The activist sister-in-law of former British prime minister Gordon Brown has said she was deported from a Malaysian state whose powerful leader is widely accused of massive corruption.
Clare Rewcastle Brown, an activist journalist who runs a Web site and radio station fiercely critical of Chief Minister of Sarawak Taib Mahmud, said she was turned away at the state airport on Wednesday.
Sarawak-born Rewcastle Brown, who this year won an award from the International Press Institute for her work, said in a video statement on YouTube that she had flown to Sarawak’s capital, Kuching, to meet lawyers about a civil suit filed against her there.
She said the suit was brought by “a transnational corporation that is on the British and European stock exchanges,” and by powerful figures within Sarawak, but gave no further details.
She accused authorities of barring her so that she could not defend herself.
“The fact that I am being threatened with being turned away now by immigration shows exactly how this country is being run for the benefit of the sort of people who are trying to sue me now,” she said.
Rewcastle Brown was believed headed back to Britain and could not be immediately reached.
The flap emerged just as Malaysian Prime Minister Najib Razak was set to meet his British counterpart, David Cameron, on a visit to London yesterday.
Switzerland-based forest protection group the Bruno Manser Fund called on Cameron to raise the matter personally with Najib.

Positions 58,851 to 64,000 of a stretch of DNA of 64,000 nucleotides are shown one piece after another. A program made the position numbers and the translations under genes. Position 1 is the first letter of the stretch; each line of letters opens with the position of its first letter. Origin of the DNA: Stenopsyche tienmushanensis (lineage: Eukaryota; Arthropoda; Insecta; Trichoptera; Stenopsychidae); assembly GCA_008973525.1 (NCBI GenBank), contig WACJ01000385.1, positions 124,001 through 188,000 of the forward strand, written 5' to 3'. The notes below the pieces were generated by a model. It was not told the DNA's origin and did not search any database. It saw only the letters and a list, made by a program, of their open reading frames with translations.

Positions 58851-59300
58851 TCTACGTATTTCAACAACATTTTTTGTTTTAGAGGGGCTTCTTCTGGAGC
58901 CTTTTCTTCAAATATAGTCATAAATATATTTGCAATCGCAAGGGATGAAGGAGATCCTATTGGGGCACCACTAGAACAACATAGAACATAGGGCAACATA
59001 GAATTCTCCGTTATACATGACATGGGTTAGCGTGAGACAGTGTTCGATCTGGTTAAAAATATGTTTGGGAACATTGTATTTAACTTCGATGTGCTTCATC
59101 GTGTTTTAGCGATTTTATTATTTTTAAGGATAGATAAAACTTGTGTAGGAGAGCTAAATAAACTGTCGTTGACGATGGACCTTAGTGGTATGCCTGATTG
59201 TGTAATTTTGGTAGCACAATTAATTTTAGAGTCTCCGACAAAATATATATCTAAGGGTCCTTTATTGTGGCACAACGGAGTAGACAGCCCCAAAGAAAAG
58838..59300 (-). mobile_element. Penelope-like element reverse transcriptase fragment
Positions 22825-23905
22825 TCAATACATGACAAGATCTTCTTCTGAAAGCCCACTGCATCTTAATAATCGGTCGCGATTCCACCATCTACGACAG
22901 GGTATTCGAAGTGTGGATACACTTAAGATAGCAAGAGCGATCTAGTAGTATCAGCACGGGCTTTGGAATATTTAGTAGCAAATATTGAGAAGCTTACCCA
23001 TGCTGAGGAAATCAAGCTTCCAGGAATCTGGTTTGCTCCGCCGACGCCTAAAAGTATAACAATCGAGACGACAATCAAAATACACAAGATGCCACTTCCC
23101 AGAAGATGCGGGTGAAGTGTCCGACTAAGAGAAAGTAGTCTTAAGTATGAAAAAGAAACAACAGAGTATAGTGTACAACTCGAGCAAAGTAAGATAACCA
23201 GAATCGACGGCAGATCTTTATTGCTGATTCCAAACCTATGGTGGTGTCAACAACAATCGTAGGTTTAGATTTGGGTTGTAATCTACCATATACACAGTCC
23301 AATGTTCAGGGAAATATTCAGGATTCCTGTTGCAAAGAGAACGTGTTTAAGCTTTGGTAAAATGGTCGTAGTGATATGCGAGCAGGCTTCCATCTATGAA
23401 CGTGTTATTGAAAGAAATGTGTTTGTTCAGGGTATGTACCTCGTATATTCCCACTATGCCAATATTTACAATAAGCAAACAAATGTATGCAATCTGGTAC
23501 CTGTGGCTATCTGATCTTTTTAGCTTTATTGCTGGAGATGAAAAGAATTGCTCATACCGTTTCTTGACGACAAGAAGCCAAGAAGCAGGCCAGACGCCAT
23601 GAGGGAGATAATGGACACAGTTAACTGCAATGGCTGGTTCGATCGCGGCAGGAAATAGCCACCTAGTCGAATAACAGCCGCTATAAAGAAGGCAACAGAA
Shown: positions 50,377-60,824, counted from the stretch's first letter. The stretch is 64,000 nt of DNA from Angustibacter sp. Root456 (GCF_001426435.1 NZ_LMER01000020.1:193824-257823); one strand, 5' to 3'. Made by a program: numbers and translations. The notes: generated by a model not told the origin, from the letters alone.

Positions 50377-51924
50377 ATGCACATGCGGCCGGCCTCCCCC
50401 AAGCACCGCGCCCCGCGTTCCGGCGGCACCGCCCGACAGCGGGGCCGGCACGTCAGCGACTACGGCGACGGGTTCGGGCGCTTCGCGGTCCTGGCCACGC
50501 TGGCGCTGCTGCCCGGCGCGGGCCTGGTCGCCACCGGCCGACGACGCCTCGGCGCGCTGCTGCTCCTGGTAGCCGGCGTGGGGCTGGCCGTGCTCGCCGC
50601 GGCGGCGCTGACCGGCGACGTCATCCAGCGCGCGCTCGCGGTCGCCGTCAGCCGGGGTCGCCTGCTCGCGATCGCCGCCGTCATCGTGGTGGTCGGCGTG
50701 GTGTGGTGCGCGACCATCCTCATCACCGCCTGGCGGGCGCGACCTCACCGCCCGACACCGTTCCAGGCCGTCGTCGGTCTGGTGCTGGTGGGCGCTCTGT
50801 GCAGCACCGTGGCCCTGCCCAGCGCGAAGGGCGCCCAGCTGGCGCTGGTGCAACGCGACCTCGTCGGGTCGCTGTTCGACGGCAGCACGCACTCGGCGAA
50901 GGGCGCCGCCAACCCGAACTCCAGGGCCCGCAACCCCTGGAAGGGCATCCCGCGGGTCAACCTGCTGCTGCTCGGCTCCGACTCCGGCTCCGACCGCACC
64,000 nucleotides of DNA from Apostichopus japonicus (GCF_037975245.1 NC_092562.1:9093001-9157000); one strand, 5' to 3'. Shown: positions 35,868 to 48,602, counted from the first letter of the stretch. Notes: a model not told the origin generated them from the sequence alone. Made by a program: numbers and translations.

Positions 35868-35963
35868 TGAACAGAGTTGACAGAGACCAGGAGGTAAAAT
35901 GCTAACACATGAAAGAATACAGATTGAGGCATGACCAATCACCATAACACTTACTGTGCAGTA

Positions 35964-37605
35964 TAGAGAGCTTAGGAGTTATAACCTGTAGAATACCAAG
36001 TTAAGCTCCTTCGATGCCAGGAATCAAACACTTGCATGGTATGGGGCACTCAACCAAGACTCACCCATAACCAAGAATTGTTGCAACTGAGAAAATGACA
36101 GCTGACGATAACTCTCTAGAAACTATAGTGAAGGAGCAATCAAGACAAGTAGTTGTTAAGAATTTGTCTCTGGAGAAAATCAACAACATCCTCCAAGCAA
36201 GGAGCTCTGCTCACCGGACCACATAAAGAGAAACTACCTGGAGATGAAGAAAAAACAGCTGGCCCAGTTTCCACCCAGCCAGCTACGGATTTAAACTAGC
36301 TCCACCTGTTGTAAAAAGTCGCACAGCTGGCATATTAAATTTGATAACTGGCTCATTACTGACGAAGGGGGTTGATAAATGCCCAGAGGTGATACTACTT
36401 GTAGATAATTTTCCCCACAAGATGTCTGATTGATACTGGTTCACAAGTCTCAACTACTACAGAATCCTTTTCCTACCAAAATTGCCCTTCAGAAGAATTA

“The Bruno Manser Fund calls on the British government to formally protest against the unacceptable banishment of Clare Rewcastle Brown from Malaysia,” it said in a statement.
A Sarawak immigration official confirmed the deportation, saying Rewcastle Brown, who has broadcast the anti-Taib pirate signal of Radio Free Sarawak (RFS) for three years, has been on a blacklist since 2011.
“The state government doesn’t really give any reason. If they don’t like this person, what can we say?” the official said on condition of anonymity.
Taib has dominated Sarawak — a vast state on Borneo island with a population of 2.5 million, rich jungle habitats and powerful rivers — as chief minister since 1981.
Activists and environmentalists have for years accused him and his family of enriching themselves while running Sarawak — one of Malaysia’s poorest states — like a private fiefdom.
The public pushback gained momentum just before state elections in 2010, when Brown’s RFS broadcasts began. Sarawak’s media has been controlled for decades by Taib, but locals say RFS has opened an alternative.
However, Sarawak officials have shown their irritation, accusing RFS of “poisoning” local minds and threatening to jam it.
Indigenous tribal groups have staged increasingly vocal protests against the rapid depletion of Sarawak’s once-vast rainforests and the dislodging of thousands of natives from ancestral lands to make way for hydroelectric projects.
The Bruno Manser Fund last year estimated Taib’s wealth at up to US$15 billion, which would make him Malaysia’s richest person.
Malaysia’s anti-graft body launched a probe into the allegations against Taib, but critics accuse it of dragging its feet since the investigations began in the middle of 2011.